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Linear Modeling and Prediction in Diabetes Physiology

Cescon, Marzia LU (2011)
Abstract
Diabetes Mellitus is a chronic disease characterized by the inability of the organism to autonomously regulate the blood glucose level due to insulin deficiency or resistance, leading to serious health damages. The therapy is essentially based on insulin injections and depends strongly on patient daily decisions, being mainly based upon empirical experience and rules of thumb. The development of a prediction engine capable of personalized on-the-spot decision making concerning the most adequate choice of insulin delivery, meal intake and exercise would therefore be a

valuable initiative towards an improved management of the desease.



This thesis presents work on data-driven glucose metabolism modeling and... (More)
Diabetes Mellitus is a chronic disease characterized by the inability of the organism to autonomously regulate the blood glucose level due to insulin deficiency or resistance, leading to serious health damages. The therapy is essentially based on insulin injections and depends strongly on patient daily decisions, being mainly based upon empirical experience and rules of thumb. The development of a prediction engine capable of personalized on-the-spot decision making concerning the most adequate choice of insulin delivery, meal intake and exercise would therefore be a

valuable initiative towards an improved management of the desease.



This thesis presents work on data-driven glucose metabolism modeling and short-term, that is, up to 120 minutes, blood-glucose prediction in Type 1 Diabetes Mellitus (T1DM) subjects.



In order to address model-based control for blood glucose regulation, low-order, individualized, data-driven, stable, physiological relevant

models were identified from a population of 9 T1DM patients data. Model structures include: autoregressive moving average with exogenous inputs

(ARMAX) models and state-space models.



ARMAX multi-step-ahead predictors were estimated by means of least-squares estimation; next regularization of the autoregressive coefficients was introduced. ARMAX-based predictors and zero-order hold were computed to allow comparison.



Finally, preliminary results on subspace-based multi-step-ahead multivariate predictors is presented. (Less)
Please use this url to cite or link to this publication:
author
supervisor
organization
publishing date
type
Thesis
publication status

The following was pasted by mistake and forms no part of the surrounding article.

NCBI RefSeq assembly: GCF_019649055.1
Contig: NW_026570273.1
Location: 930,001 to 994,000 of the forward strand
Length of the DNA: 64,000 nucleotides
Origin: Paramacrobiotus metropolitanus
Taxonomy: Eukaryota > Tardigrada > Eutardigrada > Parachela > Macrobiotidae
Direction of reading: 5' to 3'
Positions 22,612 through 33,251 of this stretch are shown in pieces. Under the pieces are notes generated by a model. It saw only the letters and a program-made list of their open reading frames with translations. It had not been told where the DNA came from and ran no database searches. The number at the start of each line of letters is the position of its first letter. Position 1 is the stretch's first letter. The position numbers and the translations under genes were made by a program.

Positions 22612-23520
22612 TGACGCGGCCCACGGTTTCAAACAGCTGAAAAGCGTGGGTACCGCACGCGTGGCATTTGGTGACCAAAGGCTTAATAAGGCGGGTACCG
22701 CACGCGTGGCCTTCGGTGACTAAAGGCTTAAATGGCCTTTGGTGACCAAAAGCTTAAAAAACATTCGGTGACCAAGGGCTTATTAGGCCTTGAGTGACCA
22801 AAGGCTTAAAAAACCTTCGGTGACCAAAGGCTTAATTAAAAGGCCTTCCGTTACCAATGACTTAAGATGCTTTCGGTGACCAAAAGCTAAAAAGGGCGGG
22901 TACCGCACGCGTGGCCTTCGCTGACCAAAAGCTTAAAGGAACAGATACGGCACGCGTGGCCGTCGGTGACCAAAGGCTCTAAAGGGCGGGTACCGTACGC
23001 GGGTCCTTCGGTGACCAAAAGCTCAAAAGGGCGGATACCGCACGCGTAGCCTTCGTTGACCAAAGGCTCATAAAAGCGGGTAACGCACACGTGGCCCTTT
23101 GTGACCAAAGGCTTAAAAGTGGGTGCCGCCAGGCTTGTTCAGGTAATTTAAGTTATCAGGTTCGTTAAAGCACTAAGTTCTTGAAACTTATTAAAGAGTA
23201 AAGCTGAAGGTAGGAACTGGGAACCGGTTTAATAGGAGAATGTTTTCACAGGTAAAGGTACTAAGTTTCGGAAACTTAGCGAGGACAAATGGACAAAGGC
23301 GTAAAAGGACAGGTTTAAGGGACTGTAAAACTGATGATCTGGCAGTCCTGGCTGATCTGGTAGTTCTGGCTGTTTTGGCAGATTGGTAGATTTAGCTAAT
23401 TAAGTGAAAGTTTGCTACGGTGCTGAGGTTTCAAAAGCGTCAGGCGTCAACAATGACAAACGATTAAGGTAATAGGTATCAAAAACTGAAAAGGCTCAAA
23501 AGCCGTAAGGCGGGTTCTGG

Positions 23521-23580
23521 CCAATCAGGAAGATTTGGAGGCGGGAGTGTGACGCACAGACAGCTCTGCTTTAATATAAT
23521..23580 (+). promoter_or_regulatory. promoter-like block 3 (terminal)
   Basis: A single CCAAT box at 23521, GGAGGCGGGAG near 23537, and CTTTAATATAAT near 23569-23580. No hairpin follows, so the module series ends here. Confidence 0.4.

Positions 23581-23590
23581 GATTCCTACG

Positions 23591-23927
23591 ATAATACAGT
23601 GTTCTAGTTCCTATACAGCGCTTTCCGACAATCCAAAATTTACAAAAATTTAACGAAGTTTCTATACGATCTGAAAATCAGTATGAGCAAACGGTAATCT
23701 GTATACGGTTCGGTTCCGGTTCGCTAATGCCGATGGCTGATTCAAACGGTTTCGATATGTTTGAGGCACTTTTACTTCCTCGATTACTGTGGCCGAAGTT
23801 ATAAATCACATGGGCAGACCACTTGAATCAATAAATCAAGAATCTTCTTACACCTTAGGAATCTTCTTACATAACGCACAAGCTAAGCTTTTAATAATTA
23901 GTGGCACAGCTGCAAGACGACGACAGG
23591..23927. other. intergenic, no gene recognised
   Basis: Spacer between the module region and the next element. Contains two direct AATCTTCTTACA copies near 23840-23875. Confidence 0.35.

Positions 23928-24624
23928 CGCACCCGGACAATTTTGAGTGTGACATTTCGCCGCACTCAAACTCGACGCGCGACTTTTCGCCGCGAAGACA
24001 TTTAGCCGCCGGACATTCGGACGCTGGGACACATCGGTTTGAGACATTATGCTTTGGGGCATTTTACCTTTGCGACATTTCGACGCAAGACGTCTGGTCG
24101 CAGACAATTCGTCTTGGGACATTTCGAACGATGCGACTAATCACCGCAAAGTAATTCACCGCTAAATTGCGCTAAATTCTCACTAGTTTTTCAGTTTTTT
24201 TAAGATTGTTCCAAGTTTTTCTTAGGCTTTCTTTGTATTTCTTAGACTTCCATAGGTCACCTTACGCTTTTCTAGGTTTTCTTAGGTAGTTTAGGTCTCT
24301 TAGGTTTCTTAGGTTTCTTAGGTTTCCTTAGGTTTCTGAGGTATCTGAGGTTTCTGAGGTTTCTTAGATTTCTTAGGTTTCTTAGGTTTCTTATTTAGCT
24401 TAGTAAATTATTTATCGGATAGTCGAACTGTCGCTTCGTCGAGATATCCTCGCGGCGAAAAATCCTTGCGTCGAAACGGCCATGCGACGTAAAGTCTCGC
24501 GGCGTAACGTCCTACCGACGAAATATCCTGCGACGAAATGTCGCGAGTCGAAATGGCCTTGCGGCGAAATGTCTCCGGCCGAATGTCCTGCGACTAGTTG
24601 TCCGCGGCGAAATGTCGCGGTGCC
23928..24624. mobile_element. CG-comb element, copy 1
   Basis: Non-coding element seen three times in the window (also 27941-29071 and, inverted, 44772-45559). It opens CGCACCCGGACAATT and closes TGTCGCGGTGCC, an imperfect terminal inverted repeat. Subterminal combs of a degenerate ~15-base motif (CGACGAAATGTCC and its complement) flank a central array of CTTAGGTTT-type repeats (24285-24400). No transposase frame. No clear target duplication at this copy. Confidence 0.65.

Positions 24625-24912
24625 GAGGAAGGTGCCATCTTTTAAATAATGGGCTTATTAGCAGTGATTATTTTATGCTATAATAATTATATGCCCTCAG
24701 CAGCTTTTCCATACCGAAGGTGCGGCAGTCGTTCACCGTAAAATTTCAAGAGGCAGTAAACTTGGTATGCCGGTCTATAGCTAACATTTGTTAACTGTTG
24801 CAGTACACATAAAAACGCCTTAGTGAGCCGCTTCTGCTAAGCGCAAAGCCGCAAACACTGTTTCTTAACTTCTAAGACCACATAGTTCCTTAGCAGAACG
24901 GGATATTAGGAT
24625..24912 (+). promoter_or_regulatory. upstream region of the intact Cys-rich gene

published
subject
keywords
system identification, prediction, biological systems
publisher
Department of Automatic Control, Lund Institute of Technology, Lund University
project
DIAdvisor
language
English
LU publication?
yes
id
15437c9e-2599-424b-a09e-c26537680327 (old id 1982458)
date added to LUP
2011-06-23 12:04:22
date last changed
2016-09-19 08:44:45
@misc{15437c9e-2599-424b-a09e-c26537680327,
  abstract     = {Diabetes Mellitus is a chronic disease characterized by the inability of the organism to autonomously regulate the blood glucose level due to insulin deficiency or resistance, leading to serious health damages. The therapy is essentially based on insulin injections and depends strongly on patient daily decisions, being mainly based upon empirical experience and rules of thumb. The development of a prediction engine capable of personalized on-the-spot decision making concerning the most adequate choice of insulin delivery, meal intake and exercise would therefore be a<br/><br>
valuable initiative towards an improved management of the desease. <br/><br>
<br/><br>
This thesis presents work on data-driven glucose metabolism modeling and short-term, that is, up to 120 minutes, blood-glucose prediction in Type 1 Diabetes Mellitus (T1DM) subjects. <br/><br>
<br/><br>
In order to address model-based control for blood glucose regulation, low-order, individualized, data-driven, stable, physiological relevant<br/><br>
models were identified from a population of 9 T1DM patients data. Model structures include: autoregressive moving average with exogenous inputs<br/><br>
(ARMAX) models and state-space models.<br/><br>
<br/><br>
ARMAX multi-step-ahead predictors were estimated by means of least-squares estimation; next regularization of the autoregressive coefficients was introduced. ARMAX-based predictors and zero-order hold were computed to allow comparison.<br/><br>
<br/><br>
Finally, preliminary results on subspace-based multi-step-ahead multivariate predictors is presented.},
  author       = {Cescon, Marzia},
  keyword      = {system identification,prediction,biological systems},
  language     = {eng},
  note         = {Licentiate Thesis},
  publisher    = {Department of Automatic Control, Lund Institute of Technology, Lund University},
  title        = {Linear Modeling and Prediction in Diabetes Physiology},
  year         = {2011},
}